BOSTON -- Tyler Seguin was a 12-year-old Toronto Maple Leafs fan the last time the Original Six franchise qualified for the postseason, so he knows exactly just how crazy it’s going to be in Toronto over the next couple weeks.
“I already looked at my phone and had more text messages than usual,” he said following Boston’s 4-2 loss to the Ottawa Senators on Sunday night that locked the Bruins into a first round playoff series with the Leafs. “Definitely the town is going to be excited, but I think we will be as well.
“Any time you’re in the playoffs, the atmosphere is pretty great. I’m sure Toronto is going to be good as well. I guess I’ll turn my phone off for the playoffs. I’m sure there are going to be a lot of storylines, so I’m definitely excited to get started.”
The 21-year-old forward will be expected to be one of the vital pieces for the Black and Gold after finishing with 16 goals and 32 points while playing all 48 regular season games for Boston. He’s teamed with Brad Marchand and Patrice Bergeron to give the Bruins their most consistent forward line in a shortened season that’s been anything but consistent and will be looking forward to starting from scratch in the postseason.
“I think we’re starting fresh, [so there’s] definitely a sigh of relief, I guess,” said Seguin. “I think we’re going to move on [from the regular season] and start getting ready. It’s been a very up-and-down season for me, and I think for us a unit.
“Everybody here is excited it’s a fresh, new start. We know we’re playing a good game right now. Right now it’s just about scoring more goals. I think the last few games if we had one more here and there — and even in the first and second period, not just last minute — we’d be good.”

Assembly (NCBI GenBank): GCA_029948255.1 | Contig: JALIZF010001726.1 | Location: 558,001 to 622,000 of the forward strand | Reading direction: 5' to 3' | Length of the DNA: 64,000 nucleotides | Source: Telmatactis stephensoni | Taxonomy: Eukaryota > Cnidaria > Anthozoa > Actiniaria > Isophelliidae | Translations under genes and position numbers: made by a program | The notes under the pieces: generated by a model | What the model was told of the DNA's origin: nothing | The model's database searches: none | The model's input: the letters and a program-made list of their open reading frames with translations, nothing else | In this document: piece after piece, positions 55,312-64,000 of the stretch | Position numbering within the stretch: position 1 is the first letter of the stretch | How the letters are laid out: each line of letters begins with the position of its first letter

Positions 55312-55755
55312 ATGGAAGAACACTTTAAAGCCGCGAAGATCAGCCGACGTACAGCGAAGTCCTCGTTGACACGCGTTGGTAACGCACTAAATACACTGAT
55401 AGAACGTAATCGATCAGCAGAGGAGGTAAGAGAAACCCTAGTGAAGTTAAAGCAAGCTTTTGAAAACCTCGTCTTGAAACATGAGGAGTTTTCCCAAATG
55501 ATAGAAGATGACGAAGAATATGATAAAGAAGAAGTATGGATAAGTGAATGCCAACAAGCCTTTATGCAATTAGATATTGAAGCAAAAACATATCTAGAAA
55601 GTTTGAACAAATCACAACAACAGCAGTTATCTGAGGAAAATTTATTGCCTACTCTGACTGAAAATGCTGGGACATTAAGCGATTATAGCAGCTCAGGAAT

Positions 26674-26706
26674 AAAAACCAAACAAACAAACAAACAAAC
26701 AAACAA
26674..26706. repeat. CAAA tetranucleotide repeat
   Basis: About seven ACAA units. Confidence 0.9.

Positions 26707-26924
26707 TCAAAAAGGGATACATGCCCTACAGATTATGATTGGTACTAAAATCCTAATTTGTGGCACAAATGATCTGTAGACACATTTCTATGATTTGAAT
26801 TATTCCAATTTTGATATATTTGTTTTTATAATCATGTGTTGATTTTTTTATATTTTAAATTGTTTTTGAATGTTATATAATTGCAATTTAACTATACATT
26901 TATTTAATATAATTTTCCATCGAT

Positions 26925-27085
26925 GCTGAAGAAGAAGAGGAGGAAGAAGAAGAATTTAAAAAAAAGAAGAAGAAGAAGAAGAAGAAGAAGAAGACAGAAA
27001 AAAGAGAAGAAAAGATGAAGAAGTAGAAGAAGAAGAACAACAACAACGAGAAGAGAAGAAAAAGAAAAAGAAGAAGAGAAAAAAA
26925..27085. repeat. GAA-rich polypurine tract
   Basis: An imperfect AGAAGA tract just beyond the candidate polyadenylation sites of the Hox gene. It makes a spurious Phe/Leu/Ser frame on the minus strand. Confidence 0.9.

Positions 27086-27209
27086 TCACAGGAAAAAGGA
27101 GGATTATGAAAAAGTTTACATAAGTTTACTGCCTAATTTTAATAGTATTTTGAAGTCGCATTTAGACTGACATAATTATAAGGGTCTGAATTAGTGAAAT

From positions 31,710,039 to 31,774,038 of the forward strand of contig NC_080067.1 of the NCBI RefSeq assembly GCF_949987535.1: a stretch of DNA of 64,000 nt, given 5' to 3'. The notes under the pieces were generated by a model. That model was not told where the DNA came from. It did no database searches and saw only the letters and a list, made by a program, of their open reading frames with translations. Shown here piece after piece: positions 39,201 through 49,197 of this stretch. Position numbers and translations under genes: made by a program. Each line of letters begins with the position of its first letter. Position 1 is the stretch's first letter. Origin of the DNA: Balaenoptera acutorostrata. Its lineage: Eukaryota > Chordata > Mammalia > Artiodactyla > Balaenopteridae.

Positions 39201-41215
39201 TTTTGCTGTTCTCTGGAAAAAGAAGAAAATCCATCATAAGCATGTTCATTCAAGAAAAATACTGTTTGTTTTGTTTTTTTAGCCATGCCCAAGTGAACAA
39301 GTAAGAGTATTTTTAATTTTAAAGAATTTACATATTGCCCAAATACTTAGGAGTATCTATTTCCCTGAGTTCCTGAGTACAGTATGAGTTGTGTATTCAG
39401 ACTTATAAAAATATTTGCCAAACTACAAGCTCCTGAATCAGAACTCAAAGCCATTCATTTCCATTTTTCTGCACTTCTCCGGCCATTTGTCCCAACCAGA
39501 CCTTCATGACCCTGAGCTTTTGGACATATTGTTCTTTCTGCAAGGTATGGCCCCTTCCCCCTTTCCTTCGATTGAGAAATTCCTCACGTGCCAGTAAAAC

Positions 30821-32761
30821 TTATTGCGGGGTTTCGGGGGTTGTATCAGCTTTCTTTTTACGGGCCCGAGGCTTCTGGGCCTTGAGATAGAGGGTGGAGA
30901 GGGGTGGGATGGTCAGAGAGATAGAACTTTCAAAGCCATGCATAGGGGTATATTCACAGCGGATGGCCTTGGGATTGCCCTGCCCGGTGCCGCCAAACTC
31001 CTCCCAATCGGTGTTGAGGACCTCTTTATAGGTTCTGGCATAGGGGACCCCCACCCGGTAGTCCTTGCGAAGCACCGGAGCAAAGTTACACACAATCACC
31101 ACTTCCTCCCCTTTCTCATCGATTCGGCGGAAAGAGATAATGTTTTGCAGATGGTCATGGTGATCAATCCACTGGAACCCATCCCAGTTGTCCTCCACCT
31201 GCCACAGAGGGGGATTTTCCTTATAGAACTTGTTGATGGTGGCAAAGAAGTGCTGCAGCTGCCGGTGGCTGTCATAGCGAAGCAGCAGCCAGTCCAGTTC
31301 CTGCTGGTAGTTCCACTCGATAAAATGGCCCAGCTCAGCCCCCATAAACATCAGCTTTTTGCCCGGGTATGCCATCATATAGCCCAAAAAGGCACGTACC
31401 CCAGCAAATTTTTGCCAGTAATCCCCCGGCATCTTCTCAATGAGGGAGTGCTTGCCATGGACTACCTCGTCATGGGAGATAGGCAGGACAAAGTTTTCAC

Seguin had an overtime game-winner in last year’s first round series against the Washington Capitals, but finished as one of the high-profile forwards held down by the Caps with only two goals and three points in the seven games.
That will need to change against a Leafs team that Seguin has owned throughout his career. He has 10 goals and 16 points in 16 games against a Toronto team that hasn’t really been known for its defense or goaltending over the last few years. This season they finished 17th in the NHL while allowing 2.7 goals per game and made some slight improvements.
But the playoffs tend to magnify teams' weaknesses when the pressure and high intensity is upon them. So a Leafs defensemen corps led by Dion Phaneuf and a very average goaltending tandem of James Reimer and Ben Scrivens might be exactly what Seguin and Co. need to get them going offensively. On the flip side, the Bruins offensive players could go into a deep freeze as they did against Washington and be in for a really short ride after limping to a 2-7-2 finish over the final nine games of the regular season.
One thing Seguin could leave alone during the playoffs?
There were sure to be plenty of media coverage of the series with the Canadian national hockey media and the entire Toronto hockey media corps looking to revisit the Seguin/Dougie Hamilton/Phil Kessel trade one more time. It might even result in a few more “Thank You, Kessel” chants from the TD Garden crowd, but don’t expect Seguin to be getting wrapped up in it.
“I won’t be listening, so I don’t know,” said Seguin. “Just my mom will.”
If so then it will be a busy week for Jackie Seguin as she checks over everything being written about her little boy while he looks to go out and continue a career domination of the team he adored while growing up in nearby Brampton, Ontario. The Bruins could certainly use their talented forward to explode onto the Stanley Cup scene.